Macrophage Polarization as a Novel Therapeutic Target for Endovascular Intervention in Peripheral Artery Disease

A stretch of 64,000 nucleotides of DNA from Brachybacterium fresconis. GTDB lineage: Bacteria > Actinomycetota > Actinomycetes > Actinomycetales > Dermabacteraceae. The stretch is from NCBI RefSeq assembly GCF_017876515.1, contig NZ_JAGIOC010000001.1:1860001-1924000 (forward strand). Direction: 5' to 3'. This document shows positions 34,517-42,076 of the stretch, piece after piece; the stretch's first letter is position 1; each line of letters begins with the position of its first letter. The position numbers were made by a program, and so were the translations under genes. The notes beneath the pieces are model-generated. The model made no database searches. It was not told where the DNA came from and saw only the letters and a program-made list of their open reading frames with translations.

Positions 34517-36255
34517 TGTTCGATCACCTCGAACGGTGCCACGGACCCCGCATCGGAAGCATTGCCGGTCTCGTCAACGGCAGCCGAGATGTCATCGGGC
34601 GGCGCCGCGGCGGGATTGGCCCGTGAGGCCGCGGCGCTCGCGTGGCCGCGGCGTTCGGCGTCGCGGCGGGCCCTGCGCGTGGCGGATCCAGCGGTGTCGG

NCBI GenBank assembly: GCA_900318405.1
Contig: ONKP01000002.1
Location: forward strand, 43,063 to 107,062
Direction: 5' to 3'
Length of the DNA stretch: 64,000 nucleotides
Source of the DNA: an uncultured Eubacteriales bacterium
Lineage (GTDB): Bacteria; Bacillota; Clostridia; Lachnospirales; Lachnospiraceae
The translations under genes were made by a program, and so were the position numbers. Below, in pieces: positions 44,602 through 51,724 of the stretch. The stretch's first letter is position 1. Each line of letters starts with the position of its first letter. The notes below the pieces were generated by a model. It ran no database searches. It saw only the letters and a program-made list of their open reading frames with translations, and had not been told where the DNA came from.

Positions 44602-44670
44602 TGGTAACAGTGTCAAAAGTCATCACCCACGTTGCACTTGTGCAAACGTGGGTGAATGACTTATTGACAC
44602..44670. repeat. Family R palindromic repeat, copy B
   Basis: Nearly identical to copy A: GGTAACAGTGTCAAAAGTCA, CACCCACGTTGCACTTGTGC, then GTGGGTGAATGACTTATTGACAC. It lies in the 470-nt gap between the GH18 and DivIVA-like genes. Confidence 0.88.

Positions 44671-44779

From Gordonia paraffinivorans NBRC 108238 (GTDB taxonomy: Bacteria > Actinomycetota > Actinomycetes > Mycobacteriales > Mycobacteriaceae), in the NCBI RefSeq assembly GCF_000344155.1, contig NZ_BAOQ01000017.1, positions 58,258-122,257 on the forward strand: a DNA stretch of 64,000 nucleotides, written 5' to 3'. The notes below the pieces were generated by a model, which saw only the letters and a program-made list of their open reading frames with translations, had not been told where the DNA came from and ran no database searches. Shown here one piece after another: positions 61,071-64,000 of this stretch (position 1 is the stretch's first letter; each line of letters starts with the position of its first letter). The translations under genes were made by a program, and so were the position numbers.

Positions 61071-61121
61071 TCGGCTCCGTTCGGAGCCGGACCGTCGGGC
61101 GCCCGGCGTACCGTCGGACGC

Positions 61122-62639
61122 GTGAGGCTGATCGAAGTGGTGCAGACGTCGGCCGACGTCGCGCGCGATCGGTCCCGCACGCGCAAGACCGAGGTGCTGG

Peripheral artery disease (PAD) has a significant impact on human health, affecting 200 million people globally. Advanced PAD severely diminishes quality of life, affecting mobility, and in its most severe form leads to limb amputation and death. Treatment of PAD is among the least effective of all endovascular procedures in terms of long-term efficacy. Chronic inflammation is a key driver of PAD; however, stents and coated balloons eluting antiproliferative drugs are most commonly used. As a result, neither stents nor coated balloons produce durable clinical outcomes in the superficial femoral artery, and both have recently been associated with significantly increased mortality. This review summarizes the most common clinical approaches and limitations to treating PAD and highlights the necessity to address the underlying causes of inflammation, identifying macrophages as a novel therapeutic target in the next generation of endovascular PAD intervention.